I pledged to download Firefox 3 today to help Mozilla create a Guiness World Record by being the largest one day download in history. I don’t know what the current record is, but Mozilla wants to top it.
So, if you want to be a part of history, go to the Firefox 3 Download Day page and download and install Firefox 3. But make sure you’re wearing sunglasses because it’s really shiny!
Try this if the other link doesn’t work — they’re having some techinical difficulties.
Because I work from home and am paid by the hour, I needed something to help me keep track of the time I spent working on projects. I’d been using Xnote Stopwatch successfully for some time, but often forgot to start it when I began working or stop it, when I moved on to non-project related tasks. I was forced to guess how much time I’d put into projects at the end of the day.
I then heard about a time management software program called RescueTime which was then in private beta and signed on to be a beta tester. After a few days or maybe weeks I was invited to help test RescueTime and found it to be exactly what I was looking for.
You sign up for an account and download a small application from the website. The application sits in your system tray and collects data on which application or website you are actively using and it periodically sends that information to your RescueTime dashboard. On the dashboard you can “tag” the applications and sites you visit with terms like “work”, “fun”, “volunteer”, etc. RescueTime then presents you with a graph that shows you how much time you spent on each category.
You can also set goals and keep track of your goals on your dashboard as well as view your productivity after rating your tags for productiveness.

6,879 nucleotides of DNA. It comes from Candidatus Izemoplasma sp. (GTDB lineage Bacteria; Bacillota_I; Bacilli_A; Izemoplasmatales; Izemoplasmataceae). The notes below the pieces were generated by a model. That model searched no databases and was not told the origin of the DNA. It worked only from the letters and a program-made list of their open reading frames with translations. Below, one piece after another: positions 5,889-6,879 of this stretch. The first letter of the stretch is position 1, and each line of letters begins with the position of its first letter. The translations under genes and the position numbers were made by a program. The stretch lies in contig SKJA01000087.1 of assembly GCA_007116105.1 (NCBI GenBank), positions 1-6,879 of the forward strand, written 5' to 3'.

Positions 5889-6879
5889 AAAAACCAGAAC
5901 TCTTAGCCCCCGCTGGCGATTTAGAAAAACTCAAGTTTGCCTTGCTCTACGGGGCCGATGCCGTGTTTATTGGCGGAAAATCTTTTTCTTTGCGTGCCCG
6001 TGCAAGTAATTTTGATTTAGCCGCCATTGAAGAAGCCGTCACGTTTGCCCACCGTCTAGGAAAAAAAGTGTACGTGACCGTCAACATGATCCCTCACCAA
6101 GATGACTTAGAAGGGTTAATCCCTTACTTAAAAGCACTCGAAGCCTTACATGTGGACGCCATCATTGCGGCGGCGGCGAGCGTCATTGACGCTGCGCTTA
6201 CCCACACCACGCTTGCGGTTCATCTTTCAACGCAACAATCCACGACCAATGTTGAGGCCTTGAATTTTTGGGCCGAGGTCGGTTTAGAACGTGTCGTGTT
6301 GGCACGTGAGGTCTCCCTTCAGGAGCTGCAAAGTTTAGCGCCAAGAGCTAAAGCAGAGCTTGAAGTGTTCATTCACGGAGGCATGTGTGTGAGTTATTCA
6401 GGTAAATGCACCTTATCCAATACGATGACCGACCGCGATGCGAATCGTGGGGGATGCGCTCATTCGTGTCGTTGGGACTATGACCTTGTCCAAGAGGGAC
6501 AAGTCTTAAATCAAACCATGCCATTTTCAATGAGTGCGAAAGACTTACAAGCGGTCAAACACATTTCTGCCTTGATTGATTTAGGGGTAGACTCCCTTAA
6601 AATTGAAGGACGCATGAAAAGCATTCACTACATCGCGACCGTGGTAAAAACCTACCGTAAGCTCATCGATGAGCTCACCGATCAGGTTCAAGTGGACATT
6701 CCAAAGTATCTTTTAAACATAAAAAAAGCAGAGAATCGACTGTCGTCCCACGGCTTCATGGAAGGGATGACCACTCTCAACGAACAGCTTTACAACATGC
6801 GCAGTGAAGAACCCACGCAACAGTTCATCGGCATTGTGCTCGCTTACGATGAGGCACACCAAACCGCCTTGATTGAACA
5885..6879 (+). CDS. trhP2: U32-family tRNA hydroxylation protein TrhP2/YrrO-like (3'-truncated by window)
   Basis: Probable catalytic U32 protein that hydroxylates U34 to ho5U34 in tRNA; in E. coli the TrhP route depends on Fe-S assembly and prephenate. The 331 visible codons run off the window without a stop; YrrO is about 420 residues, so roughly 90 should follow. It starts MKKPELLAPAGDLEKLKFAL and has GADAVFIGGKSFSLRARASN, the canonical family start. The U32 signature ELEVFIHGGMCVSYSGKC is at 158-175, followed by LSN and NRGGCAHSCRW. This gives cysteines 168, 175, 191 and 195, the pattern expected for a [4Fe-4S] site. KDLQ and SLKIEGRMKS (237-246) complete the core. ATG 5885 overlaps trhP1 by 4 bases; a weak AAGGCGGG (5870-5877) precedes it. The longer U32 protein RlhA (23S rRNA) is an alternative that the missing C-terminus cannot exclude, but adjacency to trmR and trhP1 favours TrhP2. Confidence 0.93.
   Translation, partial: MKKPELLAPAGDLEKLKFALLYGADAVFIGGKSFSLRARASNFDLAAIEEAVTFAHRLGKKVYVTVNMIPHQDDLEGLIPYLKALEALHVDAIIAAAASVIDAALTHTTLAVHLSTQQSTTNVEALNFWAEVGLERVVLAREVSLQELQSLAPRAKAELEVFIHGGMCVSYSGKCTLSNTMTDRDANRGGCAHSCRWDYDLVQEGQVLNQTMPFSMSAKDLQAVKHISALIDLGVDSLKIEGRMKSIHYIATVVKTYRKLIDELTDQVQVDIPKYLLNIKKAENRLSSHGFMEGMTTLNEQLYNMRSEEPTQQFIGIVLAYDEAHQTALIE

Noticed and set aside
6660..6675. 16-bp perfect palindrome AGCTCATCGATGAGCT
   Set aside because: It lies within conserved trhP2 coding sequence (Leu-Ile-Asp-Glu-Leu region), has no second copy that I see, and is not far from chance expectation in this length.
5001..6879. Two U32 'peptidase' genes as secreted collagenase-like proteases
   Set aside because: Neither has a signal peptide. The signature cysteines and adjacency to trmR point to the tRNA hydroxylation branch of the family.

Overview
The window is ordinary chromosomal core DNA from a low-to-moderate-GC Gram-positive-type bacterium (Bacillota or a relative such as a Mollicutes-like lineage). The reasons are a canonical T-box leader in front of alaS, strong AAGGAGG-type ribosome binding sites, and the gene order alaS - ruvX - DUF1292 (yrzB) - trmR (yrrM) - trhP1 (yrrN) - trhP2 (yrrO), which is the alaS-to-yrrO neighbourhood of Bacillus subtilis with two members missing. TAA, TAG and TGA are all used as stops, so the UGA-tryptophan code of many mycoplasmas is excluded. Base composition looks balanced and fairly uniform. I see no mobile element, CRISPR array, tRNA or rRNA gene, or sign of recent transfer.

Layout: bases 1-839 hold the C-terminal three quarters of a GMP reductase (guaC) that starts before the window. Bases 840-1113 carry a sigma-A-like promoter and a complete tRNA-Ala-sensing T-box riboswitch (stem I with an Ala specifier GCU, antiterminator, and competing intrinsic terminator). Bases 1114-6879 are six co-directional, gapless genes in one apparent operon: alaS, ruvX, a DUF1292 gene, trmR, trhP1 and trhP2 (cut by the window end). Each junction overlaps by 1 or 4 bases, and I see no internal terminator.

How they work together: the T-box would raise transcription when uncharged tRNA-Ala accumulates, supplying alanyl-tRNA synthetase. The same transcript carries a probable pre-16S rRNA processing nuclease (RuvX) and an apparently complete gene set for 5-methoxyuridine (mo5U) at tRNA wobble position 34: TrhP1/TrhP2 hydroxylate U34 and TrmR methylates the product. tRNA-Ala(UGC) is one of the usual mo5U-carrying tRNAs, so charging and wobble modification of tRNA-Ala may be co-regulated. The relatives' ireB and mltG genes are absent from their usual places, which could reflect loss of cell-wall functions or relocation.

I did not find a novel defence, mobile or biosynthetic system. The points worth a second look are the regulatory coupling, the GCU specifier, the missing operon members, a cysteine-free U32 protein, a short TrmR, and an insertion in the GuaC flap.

The folks behind RescueTime are continuously working to make it better and are responsive to user feedback in an almost uncanily rapid time frame. Once I sent feedback through their little user feedback box and within a few moments received an email response from them.
I like it when software works the way it says it will.
There, I’ve said it. I love betas. I join beta groups because I want to be the first to know. My email address must be out there in hundreds of beta databases, even ones I’ve long forgotten about. Especially in ones I’ve long forgotten about.
Sometimes I realize I’m not a good candidate for the beta group – either as soon as I sign up or when it moves out of beta. Very occcasionally I find a perfect niche, a place I feel as if I really belong.
What is best about betas is this – especially if you are among a small group of testers – you get to be part of the in-crowd for a while, especially just when the beta goes out of beta. You already know the ropes and perhaps you had a say in some of the features. It’s like high school and you are one of the popular kids!
The best way to find out about betas is the website of